Best Baits For Jet Ski Fishing | Strong Outdoors

Here Are Some of The Best Baits For Jet Ski Fishing

Night Crawlers

 Night Crawlers Night crawlers are a common choice for numerous species of fish, including Channel cat. You can usually find night crawlers outside of your home after a decent rain. Use a dim flashlight so you don't scare them away. After you catch the night crawlers, store them in a cool area with used coffee grounds, damp, dead leaves, and damp, crinkled newspaper. For most effective rigging, run the hook through the night crawler 3 to 4 times. Crawdads Crawdads are a good choice, depending on the environment that you are fishing in. You can usually find crawdads near banks underneath large rocks. Be sure to turn the rocks over slowly, so they do not become scared. You can also use a sein net to catch them in small creeks. Rig crawdads dead or alive. If they are dead, run the hook from the tail toward the head. If they are alive, hook them through the tail. Chicken Liver For best results; try to keep the liver as close to frozen as possible. You can effectively rig liver on a treble hook, specialized liver hook, or a small Kahle. Run the hook through the chicken liver as many times as you can. If you cannot get the liver to stay secured on the hook, cradle a piece of panty hose around the liver. You should also use light lobbing casts. If your liver becomes too warm, it can become quite mush and difficult to fish with. this time. Dip Bait Dip bait is most effective in the warmer months. You can use this with a treble hook and sponge, or a specialized rubber ribbed worm. Thoroughly dry the bait holder with a towel before dipping the worm or sponge in the bait. Jam the bait holder into the dip bait with a small stick or poker, making sure it is heavily coated. After baiting your hook, slowly lower the bait into water for approximately five seconds. This will cool the bait so that it stays intact during your cast. Some other common options for Catfish include minnows, leeches, beef liver, cheese, blood, dough baits, and rough fish that have been cut up, including carp, drum, and Asian carp. These will work depending on the habitat where you are fishing for Channel cats. In my personal opinion, you should try to bring the largest variety of bait possible on each trip. If you keep it on ice, you will be able to refreeze it for future use. On some days the Channel cats will bite at almost anything, on others there are only one or two options they seem to prefer. To find what will work best, I fast fish, covering as much reachable water as possible. I move baits a few yards every 5 to 10 minutes and rotate the bait until I find what works. When I find what works, I stick with it. If they nibble but won't bit, try a smaller piece of bait and hook, I have also found that some of the largest Channel cats are easy to catch early in the season, just as the ice is thawing. Cut Bluegill, Sunfish, Shad, or Shad guts seem to work best at this time.Night crawlers are a common choice for numerous species of fish, including Channel cat. You can usually find night crawlers outside of your home after a decent rain. Use a dim flashlight so you don’t scare them away. After you catch the night crawlers, store them in a cool area with used coffee grounds, damp, dead leaves, and damp, crinkled newspaper. For most effective rigging, run the hook through the night crawler 3 to 4 times.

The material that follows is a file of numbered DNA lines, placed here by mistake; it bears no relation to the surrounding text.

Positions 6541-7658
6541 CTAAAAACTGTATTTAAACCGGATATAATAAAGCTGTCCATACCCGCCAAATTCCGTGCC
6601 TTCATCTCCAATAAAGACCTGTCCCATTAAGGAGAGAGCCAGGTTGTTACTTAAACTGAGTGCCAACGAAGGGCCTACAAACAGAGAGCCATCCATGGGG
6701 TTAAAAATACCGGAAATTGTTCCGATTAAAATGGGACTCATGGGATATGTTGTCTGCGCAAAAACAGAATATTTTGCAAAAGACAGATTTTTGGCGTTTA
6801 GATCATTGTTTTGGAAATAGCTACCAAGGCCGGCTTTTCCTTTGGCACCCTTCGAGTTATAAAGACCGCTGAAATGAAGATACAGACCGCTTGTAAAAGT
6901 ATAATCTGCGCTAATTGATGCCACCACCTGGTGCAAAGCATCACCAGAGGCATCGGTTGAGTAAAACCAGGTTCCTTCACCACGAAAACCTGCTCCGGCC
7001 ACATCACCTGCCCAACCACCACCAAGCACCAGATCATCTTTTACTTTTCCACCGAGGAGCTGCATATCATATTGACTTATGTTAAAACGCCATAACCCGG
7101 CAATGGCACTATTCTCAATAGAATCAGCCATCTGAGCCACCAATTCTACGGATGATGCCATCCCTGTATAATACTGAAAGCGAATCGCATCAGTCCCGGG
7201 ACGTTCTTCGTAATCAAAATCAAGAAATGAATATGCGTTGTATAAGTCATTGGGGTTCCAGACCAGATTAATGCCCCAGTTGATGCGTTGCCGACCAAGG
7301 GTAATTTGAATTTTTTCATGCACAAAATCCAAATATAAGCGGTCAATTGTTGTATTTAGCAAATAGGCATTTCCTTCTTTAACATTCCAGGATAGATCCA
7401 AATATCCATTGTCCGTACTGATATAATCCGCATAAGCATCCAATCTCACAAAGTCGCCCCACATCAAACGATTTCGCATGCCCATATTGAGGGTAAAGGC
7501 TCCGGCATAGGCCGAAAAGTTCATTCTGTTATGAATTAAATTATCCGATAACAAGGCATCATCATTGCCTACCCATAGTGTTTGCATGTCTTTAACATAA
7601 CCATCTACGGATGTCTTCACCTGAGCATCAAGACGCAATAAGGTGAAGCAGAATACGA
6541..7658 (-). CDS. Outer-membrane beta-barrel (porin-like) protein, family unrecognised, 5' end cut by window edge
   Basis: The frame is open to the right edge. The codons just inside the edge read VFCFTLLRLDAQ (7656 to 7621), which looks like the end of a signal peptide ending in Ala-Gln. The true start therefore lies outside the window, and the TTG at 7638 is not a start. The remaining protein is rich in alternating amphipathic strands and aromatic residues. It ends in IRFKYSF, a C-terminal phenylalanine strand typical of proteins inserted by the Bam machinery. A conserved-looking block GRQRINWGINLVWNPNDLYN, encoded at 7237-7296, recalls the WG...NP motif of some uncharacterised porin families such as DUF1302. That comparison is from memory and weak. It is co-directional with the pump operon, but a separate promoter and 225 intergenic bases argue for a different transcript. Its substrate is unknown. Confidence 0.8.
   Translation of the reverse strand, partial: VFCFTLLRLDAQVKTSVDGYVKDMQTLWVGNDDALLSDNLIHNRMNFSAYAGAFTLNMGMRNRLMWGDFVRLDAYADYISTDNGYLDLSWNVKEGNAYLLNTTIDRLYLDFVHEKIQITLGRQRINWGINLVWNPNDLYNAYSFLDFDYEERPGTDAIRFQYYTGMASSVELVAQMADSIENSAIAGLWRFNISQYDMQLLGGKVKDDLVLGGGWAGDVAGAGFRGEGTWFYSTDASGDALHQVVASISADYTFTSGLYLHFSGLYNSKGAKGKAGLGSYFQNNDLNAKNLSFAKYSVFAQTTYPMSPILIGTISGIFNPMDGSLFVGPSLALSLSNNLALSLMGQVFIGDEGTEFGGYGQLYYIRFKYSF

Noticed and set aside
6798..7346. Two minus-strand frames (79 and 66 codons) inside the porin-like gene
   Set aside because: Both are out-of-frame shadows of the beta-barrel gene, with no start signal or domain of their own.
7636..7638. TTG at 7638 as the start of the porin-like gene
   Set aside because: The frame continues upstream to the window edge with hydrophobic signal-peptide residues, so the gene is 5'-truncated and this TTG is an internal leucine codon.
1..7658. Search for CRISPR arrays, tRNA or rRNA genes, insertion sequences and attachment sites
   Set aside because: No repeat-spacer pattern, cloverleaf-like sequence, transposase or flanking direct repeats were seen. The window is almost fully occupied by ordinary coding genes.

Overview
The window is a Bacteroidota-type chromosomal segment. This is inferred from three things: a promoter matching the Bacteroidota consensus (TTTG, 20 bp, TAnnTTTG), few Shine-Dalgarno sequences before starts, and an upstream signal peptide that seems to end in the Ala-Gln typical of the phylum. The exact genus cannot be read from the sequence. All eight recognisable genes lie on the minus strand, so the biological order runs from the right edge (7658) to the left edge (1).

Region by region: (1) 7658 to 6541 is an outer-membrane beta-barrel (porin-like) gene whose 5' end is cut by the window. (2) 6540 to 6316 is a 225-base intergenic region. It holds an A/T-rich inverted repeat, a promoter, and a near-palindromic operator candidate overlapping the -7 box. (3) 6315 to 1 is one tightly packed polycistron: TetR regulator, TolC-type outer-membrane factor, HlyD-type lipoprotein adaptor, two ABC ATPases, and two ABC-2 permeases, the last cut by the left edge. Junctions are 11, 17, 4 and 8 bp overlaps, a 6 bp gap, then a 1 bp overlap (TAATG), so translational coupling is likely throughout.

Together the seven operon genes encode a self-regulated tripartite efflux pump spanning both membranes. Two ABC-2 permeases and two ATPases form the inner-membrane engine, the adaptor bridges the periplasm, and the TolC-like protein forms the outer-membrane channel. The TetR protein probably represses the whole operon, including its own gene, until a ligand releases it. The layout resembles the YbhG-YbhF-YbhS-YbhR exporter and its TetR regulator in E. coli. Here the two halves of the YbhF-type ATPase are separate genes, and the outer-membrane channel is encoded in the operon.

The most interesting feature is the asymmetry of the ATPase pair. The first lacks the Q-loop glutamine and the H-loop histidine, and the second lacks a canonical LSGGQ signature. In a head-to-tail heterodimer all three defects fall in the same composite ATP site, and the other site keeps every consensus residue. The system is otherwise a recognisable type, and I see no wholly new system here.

Crawdads

CrawdadsCrawdads are a good choice, depending on the environment that you are fishing in with your PWC. You can usually find crawdads near banks underneath large rocks. Be sure to turn the rocks over slowly, so they do not become scared. You can also use a sein net to catch them in small creeks. Rig crawdads dead or alive. If they are dead, run the hook from the tail toward the head. If they are alive, hook them through the tail.

Chicken Liver

For best results; try to keep the liver as close to frozen as possible. You can effectively rig liver on a treble hook, specialized liver hook, or a small Kahle. Run the hook through the chicken liver as many times as you can. If you cannot get the liver to stay secured on the hook, cradle a piece of panty hose around the liver. You should also use light lobbing casts. If your liver becomes too warm, it can become quite mush and difficult to fish with. this time.

Dip Bait

Dip BaitDip bait is most effective in the warmer months. You can use this with a treble hook and sponge, or a specialized rubber ribbed worm. Thoroughly dry the bait holder with a towel before dipping the worm or sponge in the bait. Jam the bait holder into the dip bait with a small stick or poker, making sure it is heavily coated. After baiting your hook, slowly lower the bait into water for approximately five seconds. This will cool the bait so that it stays intact during your cast.

Some other common options for Catfish include minnows, leeches, beef liver, cheese, blood, dough baits, and rough fish that have been cut up, including carp, drum, and Asian carp. These will work depending on the habitat where you are fishing for Channel cats.

In my personal opinion, you should try to bring the largest variety of bait possible on each trip. If you keep it on ice, you will be able to refreeze it for future use. On some days the Channel cats will bite at almost anything, on others there are only one or two options they seem to prefer. To find what will work best, I fast fish, covering as much reachable water as possible. I move baits a few yards every 5 to 10 minutes and rotate the bait until I find what works. When I find what works, I stick with it. If they nibble but won’t bit, try a smaller piece of bait and hook, I have also found that some of the largest Channel cats are easy to catch early in the season, just as the ice is thawing. Cut Bluegill, Sunfish, Shad, or Shad guts seem to work best at this time.